, when thinking of wealth, we think about having lots of money, a big piece of land, material things, or multiple real-estate properties that may increase its value. All of these can lead to the accumulation of wealth you can’t measure.
Still, others have the idea that money is what makes the world go around. However, the wealth you can’t measure is often not measured by monetary value, and the meaning of wealth can vary. Although money and possessions may help support individuals and their families financially, self-care is an essential facet of wealth not to overlook. When you take care of yourself, it may be easier for you to take care of the people you care about as well. Here are different types of wealth that you cannot measure in dollars and cents:
To consider yourself wealthy in your relationships can take work. But the rewards of relationships can be priceless to those involved. For example, being a friend can reward your friends and family with someone they can count on to lend support and a listening ear—you! Devoting time to staying connected through events, lunches, golf games, or even watching over grandchildren can result in a healthy relationship and mental health. Building wealth in your relationships directly correlates to your self-esteem. It is part of nurturing a support system that can be helpful during the inevitable and often challenging times of one’s life.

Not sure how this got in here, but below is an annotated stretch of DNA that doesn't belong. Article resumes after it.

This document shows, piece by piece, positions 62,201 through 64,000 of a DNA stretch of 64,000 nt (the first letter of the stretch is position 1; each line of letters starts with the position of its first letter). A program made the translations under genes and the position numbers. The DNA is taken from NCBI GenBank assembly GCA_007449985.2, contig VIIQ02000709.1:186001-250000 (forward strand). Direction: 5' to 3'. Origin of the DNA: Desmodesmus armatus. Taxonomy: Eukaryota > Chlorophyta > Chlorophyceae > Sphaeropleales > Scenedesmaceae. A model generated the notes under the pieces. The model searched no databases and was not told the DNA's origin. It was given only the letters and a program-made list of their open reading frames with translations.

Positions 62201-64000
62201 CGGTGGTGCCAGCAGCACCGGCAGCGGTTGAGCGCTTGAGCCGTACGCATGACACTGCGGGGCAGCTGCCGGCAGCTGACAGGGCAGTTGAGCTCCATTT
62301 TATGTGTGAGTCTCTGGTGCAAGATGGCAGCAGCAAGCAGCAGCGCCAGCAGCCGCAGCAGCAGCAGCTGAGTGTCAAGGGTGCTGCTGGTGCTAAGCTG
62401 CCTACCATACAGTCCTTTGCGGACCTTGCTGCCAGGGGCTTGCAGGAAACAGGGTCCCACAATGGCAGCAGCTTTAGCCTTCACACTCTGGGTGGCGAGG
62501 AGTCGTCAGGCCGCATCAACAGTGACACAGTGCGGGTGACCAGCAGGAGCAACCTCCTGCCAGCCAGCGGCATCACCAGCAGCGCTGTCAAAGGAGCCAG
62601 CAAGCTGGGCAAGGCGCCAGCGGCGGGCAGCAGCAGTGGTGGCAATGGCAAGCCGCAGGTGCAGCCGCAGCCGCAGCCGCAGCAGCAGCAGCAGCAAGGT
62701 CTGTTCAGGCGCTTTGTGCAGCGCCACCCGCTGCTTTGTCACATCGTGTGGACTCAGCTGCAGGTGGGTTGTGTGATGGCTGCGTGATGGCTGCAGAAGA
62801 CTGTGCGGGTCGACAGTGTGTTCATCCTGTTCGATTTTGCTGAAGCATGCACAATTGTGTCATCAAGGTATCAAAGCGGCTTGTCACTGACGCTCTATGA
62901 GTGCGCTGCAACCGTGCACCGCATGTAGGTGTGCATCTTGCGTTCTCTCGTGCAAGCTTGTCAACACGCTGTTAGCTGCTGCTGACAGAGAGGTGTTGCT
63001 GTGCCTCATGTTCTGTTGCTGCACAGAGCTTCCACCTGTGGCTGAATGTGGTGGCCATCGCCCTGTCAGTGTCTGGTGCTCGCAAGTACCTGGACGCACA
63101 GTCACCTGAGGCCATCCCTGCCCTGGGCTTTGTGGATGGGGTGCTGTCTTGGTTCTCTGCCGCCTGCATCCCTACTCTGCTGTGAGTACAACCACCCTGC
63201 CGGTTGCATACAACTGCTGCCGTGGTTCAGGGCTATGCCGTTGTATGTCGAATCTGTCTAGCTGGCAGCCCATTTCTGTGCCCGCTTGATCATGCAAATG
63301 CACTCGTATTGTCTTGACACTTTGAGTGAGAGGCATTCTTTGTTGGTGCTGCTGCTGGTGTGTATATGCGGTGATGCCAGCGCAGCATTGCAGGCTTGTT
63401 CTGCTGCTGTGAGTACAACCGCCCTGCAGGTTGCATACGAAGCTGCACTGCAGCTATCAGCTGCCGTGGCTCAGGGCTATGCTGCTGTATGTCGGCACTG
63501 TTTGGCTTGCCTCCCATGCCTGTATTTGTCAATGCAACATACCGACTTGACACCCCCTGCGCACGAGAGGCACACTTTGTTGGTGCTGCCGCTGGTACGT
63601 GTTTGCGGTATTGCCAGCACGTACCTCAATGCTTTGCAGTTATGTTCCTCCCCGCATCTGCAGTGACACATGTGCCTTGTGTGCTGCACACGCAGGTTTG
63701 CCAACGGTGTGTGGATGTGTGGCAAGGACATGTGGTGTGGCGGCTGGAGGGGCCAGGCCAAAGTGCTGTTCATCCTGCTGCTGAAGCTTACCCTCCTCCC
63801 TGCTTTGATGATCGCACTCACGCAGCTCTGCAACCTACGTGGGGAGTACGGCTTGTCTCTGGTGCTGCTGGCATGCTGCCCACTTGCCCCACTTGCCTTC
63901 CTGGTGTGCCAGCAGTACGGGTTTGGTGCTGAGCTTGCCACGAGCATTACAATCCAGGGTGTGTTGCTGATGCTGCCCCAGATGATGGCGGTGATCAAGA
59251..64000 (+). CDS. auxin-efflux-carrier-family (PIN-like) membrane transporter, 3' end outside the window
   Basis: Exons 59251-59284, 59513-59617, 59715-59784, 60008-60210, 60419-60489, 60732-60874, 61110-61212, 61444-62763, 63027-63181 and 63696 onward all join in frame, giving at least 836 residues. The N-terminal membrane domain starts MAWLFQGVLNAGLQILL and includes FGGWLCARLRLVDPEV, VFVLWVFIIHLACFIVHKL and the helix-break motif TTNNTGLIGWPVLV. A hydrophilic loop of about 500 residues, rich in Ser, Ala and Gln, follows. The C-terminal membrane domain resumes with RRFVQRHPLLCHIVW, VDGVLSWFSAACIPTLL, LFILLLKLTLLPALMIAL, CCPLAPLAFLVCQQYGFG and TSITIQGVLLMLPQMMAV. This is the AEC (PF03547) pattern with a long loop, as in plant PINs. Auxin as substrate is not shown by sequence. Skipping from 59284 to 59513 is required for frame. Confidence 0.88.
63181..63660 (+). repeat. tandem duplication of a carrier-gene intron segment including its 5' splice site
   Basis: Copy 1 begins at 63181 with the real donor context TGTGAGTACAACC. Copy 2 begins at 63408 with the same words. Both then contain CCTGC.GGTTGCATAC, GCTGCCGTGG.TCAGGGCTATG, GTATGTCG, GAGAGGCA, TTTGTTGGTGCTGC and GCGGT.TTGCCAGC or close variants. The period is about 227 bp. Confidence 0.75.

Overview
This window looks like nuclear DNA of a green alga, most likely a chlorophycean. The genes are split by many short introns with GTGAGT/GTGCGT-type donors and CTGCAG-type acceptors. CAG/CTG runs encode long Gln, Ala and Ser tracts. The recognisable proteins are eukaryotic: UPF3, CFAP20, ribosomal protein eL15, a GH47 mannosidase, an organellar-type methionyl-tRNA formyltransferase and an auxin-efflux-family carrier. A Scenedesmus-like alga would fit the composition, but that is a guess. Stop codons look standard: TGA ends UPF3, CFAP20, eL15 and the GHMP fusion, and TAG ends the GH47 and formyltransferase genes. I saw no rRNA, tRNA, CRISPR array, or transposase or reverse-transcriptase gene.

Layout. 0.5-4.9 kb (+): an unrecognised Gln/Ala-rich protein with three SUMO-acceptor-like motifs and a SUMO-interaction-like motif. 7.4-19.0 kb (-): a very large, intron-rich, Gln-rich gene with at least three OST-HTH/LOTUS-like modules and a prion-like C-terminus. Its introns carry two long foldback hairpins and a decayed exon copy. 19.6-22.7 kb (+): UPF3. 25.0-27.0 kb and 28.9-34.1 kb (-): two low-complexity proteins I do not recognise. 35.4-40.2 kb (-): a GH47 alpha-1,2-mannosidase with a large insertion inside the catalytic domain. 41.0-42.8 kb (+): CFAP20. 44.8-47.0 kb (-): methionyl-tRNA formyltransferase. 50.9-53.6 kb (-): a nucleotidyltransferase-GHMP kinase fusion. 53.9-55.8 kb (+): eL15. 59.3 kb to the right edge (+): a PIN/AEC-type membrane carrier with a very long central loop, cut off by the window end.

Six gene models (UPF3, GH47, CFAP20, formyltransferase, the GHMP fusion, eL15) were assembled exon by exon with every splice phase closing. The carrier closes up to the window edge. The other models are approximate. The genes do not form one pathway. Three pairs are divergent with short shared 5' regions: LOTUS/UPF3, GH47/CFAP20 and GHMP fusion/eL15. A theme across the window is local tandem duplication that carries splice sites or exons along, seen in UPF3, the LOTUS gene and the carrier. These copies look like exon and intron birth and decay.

When it comes to personal growth, people may correlate it to earning money. Where should you go to college to help you land the highest-paying job? What should you study? Often, wealth through personal growth comes from other things besides education or professions. To achieve personal growth, try something new that helps you see the world differently. Engage in conversations that challenge your current way of thinking. Surround yourself with people who will encourage you to be the best version of yourself. All of these things can make achieving personal growth much simpler. In addition, by gaining knowledge and expertise in intentional ways, you may see improvements in problem-solving and leadership abilities, have empathy toward others, and become a positive influence on others.
As we age, health often becomes more valuable to us. How we treated our bodies in our lifetimes may determine our health later in life—smoking, overeating, or a lack of exercise may lead to health problems and the early depletion of assets. But even more valuable than assets is our health—without health, personal growth, relationships, and accumulating assets becomes difficult. The saying, “Health is Wealth,” reflects this reality.
Your definition of wealth you can’t measure determines how you plan for the future you envision. Connect with your financial professional to discuss your meaning of wealth and your financial goals.
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